How to create a 2x1 Array?


#1

TL;DR, answer: to get a 2x1 Array/Matrix transpose a 1x2 matrix, for example: [2 4]'
A more general solution that also works for complex numbers in Julia V0.7- would be transpose([2 4])


I wanted to test

julia> maximum([1 2; 3 4], 2)
2×1 Array{Int64,2}:
 2
 4

So I tried

julia> maximum([1 2; 3 4], 2) == [2;4]
false

I expected the value to be true, but the value is false because

julia>  [2;4]
2-element Array{Int64,1}:
 2
 4

That is, a 2×1 Array{Int64,2} is not the same as a 2-element Array{Int64,1} (2D vs 1D)

However,

julia> [1 2; 3 4]
2×2 Array{Int64,2}:
 1  2
 3  4

So [2;4] (note the semicolon) seems the proper way to get a 2×1 Array{Int64,2} 2-dimensional array.

What am I missing?


Declare a matrix with break lines
Why does [1; 2; 3] creates an Array of dimension 1 instead of 3x1 Array of dimnesion 2
Literal representation of Array{T,2} when the array is nx1
#2

try to use all(a.==b) instead of a==b. Don’t have a computer atm but maybe == is comparing the references?

.== is element-wise comparison


#3
julia> all(maximum([1 2; 3 4], 2) .== [2;4])
true

That works, but it doesn’t answer the question how to create a 2×1 Array{Int64,2} 2-dimensional array.


#4

Why not just Matrix{Int64}(2, 1)?

If you want it initialized, you can do zeros(Int64, 2, 1)


#5

Yes, that can be done, but it requires multiple statements. But why should the simplest case require the most work? [1 2; 3 4] gives me a 2x2 matrix. [1 2] gives me a 1x2 matrix. Why doesn’t there seem to be a simple way to create a 2x1 matrix? It turns out that [1;2] is the same as [1,2]. One would think/hope/expect that [1;2] would result in a 2x1 matrix, but it doesn’t.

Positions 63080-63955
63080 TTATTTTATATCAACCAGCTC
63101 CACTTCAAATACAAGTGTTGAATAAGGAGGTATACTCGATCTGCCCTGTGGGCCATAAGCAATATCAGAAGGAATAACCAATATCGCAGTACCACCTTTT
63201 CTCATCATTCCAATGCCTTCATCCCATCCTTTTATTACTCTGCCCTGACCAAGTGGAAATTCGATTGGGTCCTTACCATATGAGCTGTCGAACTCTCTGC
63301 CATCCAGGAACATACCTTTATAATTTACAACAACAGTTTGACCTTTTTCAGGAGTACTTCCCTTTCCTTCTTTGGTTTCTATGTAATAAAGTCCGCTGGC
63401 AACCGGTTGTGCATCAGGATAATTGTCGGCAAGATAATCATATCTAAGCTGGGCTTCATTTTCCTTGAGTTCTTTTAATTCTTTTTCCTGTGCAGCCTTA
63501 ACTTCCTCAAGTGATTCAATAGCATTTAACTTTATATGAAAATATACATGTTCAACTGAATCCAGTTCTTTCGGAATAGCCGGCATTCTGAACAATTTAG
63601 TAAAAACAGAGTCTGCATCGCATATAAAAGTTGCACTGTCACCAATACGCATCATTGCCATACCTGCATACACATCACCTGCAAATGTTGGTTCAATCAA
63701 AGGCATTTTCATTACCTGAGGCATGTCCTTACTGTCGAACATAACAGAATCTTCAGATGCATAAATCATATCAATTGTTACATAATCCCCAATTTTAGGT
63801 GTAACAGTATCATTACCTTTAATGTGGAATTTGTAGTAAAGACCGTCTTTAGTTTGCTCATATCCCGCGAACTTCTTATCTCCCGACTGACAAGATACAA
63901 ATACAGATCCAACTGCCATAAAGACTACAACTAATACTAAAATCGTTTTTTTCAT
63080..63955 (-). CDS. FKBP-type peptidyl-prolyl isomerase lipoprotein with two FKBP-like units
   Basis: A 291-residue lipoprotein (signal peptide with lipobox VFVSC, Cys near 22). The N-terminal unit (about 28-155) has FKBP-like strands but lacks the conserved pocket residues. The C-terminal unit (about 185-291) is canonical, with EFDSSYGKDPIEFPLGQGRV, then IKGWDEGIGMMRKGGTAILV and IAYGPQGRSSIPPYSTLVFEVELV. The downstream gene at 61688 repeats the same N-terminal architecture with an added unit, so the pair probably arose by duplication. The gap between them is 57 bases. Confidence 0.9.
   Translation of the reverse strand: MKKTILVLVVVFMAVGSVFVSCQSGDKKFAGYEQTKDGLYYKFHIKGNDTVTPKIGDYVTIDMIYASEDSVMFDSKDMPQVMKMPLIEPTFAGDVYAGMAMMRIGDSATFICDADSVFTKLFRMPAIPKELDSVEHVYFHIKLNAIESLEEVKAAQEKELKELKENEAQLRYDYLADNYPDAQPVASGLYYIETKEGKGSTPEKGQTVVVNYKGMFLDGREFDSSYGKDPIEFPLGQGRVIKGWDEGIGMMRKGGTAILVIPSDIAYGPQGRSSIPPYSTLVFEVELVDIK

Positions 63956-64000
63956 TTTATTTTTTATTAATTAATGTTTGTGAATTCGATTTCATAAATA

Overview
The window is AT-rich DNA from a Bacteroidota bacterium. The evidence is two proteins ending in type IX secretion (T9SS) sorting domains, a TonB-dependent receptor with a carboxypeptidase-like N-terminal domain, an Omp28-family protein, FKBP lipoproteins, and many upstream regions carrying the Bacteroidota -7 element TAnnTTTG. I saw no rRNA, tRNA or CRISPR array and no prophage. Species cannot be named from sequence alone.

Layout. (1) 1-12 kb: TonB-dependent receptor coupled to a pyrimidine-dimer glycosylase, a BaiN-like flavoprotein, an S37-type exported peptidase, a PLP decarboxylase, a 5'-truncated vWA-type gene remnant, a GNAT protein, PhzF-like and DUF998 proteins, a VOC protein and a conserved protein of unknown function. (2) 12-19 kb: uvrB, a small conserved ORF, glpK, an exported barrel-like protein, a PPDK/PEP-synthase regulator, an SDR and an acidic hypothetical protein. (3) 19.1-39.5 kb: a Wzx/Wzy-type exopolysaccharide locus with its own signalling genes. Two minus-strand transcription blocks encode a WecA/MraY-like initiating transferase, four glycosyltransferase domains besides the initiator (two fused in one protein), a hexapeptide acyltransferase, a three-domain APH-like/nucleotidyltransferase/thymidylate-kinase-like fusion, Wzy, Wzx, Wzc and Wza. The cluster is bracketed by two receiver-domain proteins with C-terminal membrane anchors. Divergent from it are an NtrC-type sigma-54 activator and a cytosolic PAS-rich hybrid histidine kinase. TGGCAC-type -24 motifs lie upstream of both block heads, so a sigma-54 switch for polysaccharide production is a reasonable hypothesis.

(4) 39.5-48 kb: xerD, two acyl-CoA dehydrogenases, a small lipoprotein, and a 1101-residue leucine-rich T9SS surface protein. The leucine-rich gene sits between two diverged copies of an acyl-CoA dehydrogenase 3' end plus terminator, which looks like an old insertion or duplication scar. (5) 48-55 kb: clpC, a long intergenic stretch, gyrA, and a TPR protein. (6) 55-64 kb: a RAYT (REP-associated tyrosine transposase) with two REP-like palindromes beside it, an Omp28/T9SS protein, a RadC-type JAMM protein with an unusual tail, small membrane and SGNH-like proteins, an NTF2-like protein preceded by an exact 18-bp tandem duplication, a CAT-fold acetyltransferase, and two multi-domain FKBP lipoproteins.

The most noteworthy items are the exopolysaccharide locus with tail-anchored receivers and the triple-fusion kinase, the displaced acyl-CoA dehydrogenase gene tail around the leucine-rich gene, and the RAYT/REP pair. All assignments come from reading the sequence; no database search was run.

#6

You didn’t specify that you wanted specific values in your matrix, so I didn’t provide you with that. hcat(1,2)' will do what you want (if you want 1 and 2 as your elements. Substitute as appropriate.)


#7

The problem with hcat(1,2)' is that its type is Adjoint{Int64,Array{Int64,2}}, which is correct if you do not use complex numbers but it is simpler to write hvcat(1, 1, 2) I guess to get 2×1 Array{Int64,2} directly.


#8

The problem with hcat(1,2)' is that its type is Adjoint{Int64,Array{Int64,2}}

julia> typeof(hcat(1,2)')
Array{Int64,2}

Perhaps in 0.7? I’m using -release.


#9
julia> hcat(2,4)
1×2 Array{Int64,2}:
 2  4

But I’m looking for a 2x1 matrix, not a 1x2 matrix. So I tried

julia> hvcat((1,1),2,4)
2×1 Array{Int64,2}:
 2
 4

and indeed

julia> maximum([1 2; 3 4], 2) == hvcat((1,1),2,4)
true

We have a winner! Thank you all for your suggestions.


#10

You’ll note that I transposed the hcat - see the ' at the end?

julia> maximum([1 2; 3 4], 2) == hcat(2,4)'
true

#11

Very clever. I like hcat(2,4)’ even better than hvcat((1,1),2,4). Thanks.


#12

In 0.7 I use reshape([2,4], Val{2}())
I think it is quiet nice.
It works for any length array, giving a column matrix.

Not available in 0.6 though.

In 0.5 (and earlier) I used to use [2,4]'' but that doesn’t work in 0.6 or 0.7
because we now take vector transpose seriously.

See also https://github.com/JuliaLang/julia/pull/23790


#13

I use

reshape([1, 2], :, 1)

which works in both v0.6.2 and v0.7-.


#14

Why use hcat(2,4)' instead of [2 4]'? The latter seems terser, nicer and more idiomatic.


#15

Yes - on 0.7.


#16

Also, for this particular use case (testing) you can also

squeeze(maximum([1 2; 3 4], 2), 2) == [2, 4]

or the slightly less elegant (because it does not catch some shape errors)

vec(maximum([1 2; 3 4], 2)) == [2, 4]

#17

Shouldn’t it be [1 2].' for a general solution, otherwise complex values will be an issue.


#18

Note that the .' is deprecated in v0.7-.

copy(transpose([1 2])) will be fine though.


#19

Ooops, thanks for the clarification and pointing out that transpose is the underlying function to call, not ctranspose/adjoint.


#20

It is probably some kind of stockholm syndrom when we develop psychological alliance with pseudo-solutions like reshape, hcat, transpose, etc.